The Quarterly of the Texas State Historical Association, Volume 14, July 1910 - April, 1911

The Release of Stephen F. Austin from Prison. 155
THE RELEASE OF STEPHEN F. AUSTIN FROM PRISON
[The autograph letter printed below is found among the Lamar Papers.
At the time when it was written, the writer, Peter W. Grayson, was at-
torney general, and M. B. Lamar, the recipient, was vice-president of the
Republic of Texas.
"The Prison Journal of Stephen F. Austin," printed in THE QUARTERLY,
II, 183-210, presents a narrative of his movements from December 10,
1833, to February 13, 1834, the date on which he was placed in the Ex-
inquisition prison, and of his life in that prison from February 13 to
April 29, 1834. The Journal ceases abruptly on the latter date, although
Austin continued in the same prison until June 12, 1834. Additional in-
formation concerning himself while in prison is found in a letter which
he wrote to James F. Perry, August 25, 1834. It is printed in Edward,
History of Teas, 211-220. The important features of the letter below are:
(1) the light it sheds upon the efforts of the colonists to comfort and aid
Austin; (2) the nature of the evidence put forward against Austin by
the prosecution, and (3) the statement of the successive steps in his
release from prison and his final liberation and return home.-E. w. w.]
PETER W. GRAYSON TO MIRABEAU B. LAMAR
Columbia [Texas] Feby 14 1837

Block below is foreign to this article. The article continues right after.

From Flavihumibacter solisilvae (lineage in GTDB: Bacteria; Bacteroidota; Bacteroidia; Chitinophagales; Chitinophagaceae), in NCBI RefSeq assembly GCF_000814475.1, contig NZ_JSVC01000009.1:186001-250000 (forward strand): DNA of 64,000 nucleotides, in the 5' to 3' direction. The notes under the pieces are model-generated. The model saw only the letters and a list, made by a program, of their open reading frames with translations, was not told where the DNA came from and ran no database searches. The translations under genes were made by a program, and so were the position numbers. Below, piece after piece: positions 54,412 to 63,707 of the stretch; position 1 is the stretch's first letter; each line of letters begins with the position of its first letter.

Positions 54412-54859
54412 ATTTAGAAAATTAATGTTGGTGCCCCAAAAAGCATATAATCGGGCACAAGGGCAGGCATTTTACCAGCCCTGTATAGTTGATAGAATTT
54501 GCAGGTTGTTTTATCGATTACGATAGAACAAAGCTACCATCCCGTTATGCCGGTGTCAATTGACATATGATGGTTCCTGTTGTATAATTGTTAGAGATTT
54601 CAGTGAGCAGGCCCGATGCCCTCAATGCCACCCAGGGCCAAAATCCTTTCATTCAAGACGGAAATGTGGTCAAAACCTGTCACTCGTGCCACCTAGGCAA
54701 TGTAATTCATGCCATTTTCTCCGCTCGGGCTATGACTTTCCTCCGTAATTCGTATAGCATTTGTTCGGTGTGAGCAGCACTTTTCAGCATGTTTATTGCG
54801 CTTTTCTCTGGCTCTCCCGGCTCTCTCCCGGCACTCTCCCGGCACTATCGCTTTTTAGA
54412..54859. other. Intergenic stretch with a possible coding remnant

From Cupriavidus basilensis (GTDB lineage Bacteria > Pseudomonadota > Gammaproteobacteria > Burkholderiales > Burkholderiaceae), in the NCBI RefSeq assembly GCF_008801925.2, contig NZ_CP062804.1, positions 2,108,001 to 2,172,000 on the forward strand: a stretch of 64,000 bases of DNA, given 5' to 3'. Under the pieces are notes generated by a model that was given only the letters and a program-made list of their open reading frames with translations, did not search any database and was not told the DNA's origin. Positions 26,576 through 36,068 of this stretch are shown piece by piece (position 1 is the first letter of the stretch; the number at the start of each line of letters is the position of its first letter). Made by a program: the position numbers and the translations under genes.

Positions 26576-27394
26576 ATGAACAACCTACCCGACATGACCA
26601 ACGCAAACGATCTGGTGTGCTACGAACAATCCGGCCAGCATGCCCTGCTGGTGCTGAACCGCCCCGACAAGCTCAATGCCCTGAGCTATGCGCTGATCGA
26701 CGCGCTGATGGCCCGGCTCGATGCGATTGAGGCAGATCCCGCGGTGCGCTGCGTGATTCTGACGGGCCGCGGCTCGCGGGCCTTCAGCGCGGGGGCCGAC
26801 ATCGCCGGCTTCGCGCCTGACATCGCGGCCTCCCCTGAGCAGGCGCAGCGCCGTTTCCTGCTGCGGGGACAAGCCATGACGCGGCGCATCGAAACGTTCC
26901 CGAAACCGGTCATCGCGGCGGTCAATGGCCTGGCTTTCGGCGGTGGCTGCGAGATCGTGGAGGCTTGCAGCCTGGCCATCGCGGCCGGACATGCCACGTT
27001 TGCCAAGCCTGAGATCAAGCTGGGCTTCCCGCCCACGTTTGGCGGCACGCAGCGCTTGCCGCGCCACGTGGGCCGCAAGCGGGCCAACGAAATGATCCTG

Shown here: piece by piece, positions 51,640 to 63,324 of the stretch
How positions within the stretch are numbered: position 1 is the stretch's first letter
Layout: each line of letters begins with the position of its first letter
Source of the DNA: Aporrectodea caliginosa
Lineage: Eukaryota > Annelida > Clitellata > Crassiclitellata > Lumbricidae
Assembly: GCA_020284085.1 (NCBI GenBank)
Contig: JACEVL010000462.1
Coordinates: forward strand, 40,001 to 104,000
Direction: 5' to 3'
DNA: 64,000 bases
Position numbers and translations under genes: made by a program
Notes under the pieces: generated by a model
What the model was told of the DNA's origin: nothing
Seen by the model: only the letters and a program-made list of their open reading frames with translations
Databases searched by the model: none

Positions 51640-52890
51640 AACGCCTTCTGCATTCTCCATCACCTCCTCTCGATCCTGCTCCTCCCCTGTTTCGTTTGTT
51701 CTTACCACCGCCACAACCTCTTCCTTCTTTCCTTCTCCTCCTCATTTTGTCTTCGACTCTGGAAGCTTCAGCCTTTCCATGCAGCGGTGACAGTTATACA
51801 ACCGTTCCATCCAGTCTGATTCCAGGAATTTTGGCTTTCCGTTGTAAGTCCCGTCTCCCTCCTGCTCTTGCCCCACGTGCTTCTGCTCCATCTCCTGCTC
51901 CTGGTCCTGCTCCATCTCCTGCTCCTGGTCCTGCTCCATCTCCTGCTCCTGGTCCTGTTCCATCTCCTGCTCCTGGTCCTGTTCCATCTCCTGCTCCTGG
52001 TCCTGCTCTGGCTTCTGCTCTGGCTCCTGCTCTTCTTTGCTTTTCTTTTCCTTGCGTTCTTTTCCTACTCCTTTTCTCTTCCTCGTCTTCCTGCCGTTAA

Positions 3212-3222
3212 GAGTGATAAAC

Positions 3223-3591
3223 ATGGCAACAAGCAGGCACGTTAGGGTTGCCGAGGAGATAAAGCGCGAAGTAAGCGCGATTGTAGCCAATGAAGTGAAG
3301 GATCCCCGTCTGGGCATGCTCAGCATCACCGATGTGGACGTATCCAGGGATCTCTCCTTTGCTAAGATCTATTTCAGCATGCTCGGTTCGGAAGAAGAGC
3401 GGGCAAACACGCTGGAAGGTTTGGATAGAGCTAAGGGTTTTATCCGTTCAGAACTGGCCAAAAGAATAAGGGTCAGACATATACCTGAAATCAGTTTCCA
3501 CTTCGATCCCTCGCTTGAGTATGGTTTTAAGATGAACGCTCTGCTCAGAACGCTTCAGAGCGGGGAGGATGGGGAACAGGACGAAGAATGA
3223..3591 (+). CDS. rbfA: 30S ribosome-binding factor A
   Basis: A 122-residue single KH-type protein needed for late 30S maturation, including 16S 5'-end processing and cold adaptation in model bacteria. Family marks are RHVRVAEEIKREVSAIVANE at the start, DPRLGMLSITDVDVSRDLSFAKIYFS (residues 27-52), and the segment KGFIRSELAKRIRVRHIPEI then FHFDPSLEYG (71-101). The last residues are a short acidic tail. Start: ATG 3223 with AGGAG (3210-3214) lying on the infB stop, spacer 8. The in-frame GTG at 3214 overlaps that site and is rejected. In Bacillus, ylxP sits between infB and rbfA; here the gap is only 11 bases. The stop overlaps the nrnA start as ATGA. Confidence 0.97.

Dr Sir
The request you have made of me to give you some account
of the imprisonment in Mexico of our lamented fellow citizen
Genl Stephen F. Austin with the circumstances attending it as
I had occasion to observe them, during my stay there with him,
I take the first leisure to comply with, assuring you that it gives
me much satisfaction to furnish all the little information in my
power with respect to the interesting life of the individual whose
late untimely death1 we have all been left to deplore. I may in
passing take this occasion to express to you the pleasure I felt
on learning your determination to collect and throw into the
form of biography the many interesting incidents connected with
the first settlement of Texas, and its various succeeding interests,
in all of which the deceased is known to have borne so conspicu-
ous a part.2 For such an undertaking the present seems plainly
'Austin died December 27, 1836, while secretary of state of the Republic
of Texas.
'The reader will perceive from this letter that General Lamar was plan-
ning to write a book. The scope of his efforts contemplated a life of
Stephen F. Austin and a history of Texas. It was not his good for-

Texas State Historical Association. The Quarterly of the Texas State Historical Association, Volume 14, July 1910 - April, 1911. Austin, Texas. The Portal to Texas History. http://texashistory.unt.edu/ark:/67531/metapth101054/. Accessed April 20, 2014.